Kerala Startup Encashes on Common Aquatic Fern to Crank Up Cattle Yield
Fifty-five million years ago, when scientists believe the Earth was in a near-runaway state, dangerously overheated by greenhouse gases, the Arctic Ocean was also a very different place. It was a large lake, connected to the greater oceans by one primary opening: the Turgay Sea.
When this channel closed or was blocked nearly 50 million years ago, the enclosed body of water became the perfect habitat for a small-leaved fern called Azolla. Imagine the Arctic like the Dead Sea of today: It was a hot lake that had become stratified, suffering from a lack of exchange with outside waters. That meant its waters were loaded with excess nutrients.
Azolla took advantage of the abundant nitrogen and carbon dioxide, two of its favorite foods, and flourished. Large populations formed thick mats that covered the body of the lake. When rainfall increased from the changing climate, flooding provided a thin layer of fresh water for Azolla to creep outward, over parts of the surrounding continents.
Azolla bloomed and died like this in cycles for roughly 1 million years, each time laying down an additional layer of the thick blanket of sediment that was finally found in 2004 by the Arctic Coring Expedition.
Now, this mighty, legendary fern is aiding a student startup at Kerala boost the production of cattle milk.
As a solution to the country’s lacking poultry nutrition, students of MET’s School of Engineering in Mala identified the importance of Azolla, an aquatic fern found commonly in India covering large water surfaces, and used it to begin a startup venture.
21-year-old Nikhil VM, a third-year student at the institute along with a bunch of his friends started out by promoting variants of dried and green Azolla- which in turn was found to be extremely wholesome given the fern’s ability to grow at lightning speed across the water and provide wholesome nutrients thereby facilitating its use as a form of livestock feed and come to the rescue of poultry and dairy farmers.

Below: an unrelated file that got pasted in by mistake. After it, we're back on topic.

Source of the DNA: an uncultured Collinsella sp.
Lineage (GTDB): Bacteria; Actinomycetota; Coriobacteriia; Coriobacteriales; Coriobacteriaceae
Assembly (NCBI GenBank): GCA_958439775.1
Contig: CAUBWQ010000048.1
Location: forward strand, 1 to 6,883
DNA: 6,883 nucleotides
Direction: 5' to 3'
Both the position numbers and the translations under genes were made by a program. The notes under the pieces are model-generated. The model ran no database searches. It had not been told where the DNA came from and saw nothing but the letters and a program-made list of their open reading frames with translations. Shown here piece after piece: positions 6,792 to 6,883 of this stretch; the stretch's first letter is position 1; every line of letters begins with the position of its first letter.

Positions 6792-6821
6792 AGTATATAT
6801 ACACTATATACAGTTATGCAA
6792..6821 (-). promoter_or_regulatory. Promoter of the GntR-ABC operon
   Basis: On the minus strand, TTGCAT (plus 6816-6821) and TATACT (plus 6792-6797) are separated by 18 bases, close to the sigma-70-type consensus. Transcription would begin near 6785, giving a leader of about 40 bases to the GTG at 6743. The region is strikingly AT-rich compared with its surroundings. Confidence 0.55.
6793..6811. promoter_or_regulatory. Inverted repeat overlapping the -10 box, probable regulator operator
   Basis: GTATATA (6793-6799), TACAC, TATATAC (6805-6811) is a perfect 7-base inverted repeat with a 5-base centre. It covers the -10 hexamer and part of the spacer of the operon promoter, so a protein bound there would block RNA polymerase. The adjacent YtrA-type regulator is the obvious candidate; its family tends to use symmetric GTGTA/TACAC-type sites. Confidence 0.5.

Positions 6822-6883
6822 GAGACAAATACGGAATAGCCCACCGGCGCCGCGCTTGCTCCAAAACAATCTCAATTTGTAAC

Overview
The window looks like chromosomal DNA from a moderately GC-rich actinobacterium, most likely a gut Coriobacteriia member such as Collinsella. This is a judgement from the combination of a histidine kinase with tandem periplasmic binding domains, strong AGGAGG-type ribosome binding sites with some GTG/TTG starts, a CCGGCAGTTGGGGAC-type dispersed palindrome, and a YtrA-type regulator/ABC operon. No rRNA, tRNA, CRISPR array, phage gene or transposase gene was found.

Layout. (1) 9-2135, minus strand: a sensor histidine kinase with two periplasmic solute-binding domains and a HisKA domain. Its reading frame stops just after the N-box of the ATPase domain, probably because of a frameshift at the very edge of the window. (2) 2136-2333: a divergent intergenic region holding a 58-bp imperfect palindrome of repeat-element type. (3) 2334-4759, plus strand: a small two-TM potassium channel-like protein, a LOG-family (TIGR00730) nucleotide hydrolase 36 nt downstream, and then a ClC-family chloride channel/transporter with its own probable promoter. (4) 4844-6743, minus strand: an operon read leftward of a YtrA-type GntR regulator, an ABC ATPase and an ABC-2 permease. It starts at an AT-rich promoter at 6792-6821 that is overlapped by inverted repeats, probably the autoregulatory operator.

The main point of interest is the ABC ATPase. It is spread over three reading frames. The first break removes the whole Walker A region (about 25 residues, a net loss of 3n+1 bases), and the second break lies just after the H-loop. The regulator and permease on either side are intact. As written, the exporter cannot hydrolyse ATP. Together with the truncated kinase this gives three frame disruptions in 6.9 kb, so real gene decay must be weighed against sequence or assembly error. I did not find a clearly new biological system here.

“The idea came because there are a lot of poultry and dairy farmers near our college. We see them every day. But they were using ordinary livestock feed which had no micronutrients at all. So we thought of experimenting with Azolla,” says Nikhil, who took the idea via his college professor to the Kerala Startup Mission (KSM).
To convince KSM for funding to take the product forward, the students built a temporary tank on their college terrace to grow Azolla. “Getting the seeds was the toughest part. We couldn’t get them anywhere. Finally, we found a farmer who had grown it in a small tank. We bought some from him,” says Nikhil.
“We got really good feedback. The dairy farmers said they could notice a rise of 20 per cent in milk production from a cow after they used our Azolla,” Nikhil told The Indian Express. “Farmers don’t know the importance of Azolla. There’s no awareness. We want to go and tell them about its benefits.”
Whereas the team is not looking at numbers at the moment, they do intend toscale up production, in order to help more dairy and poultry farmers in Kerala in the near future.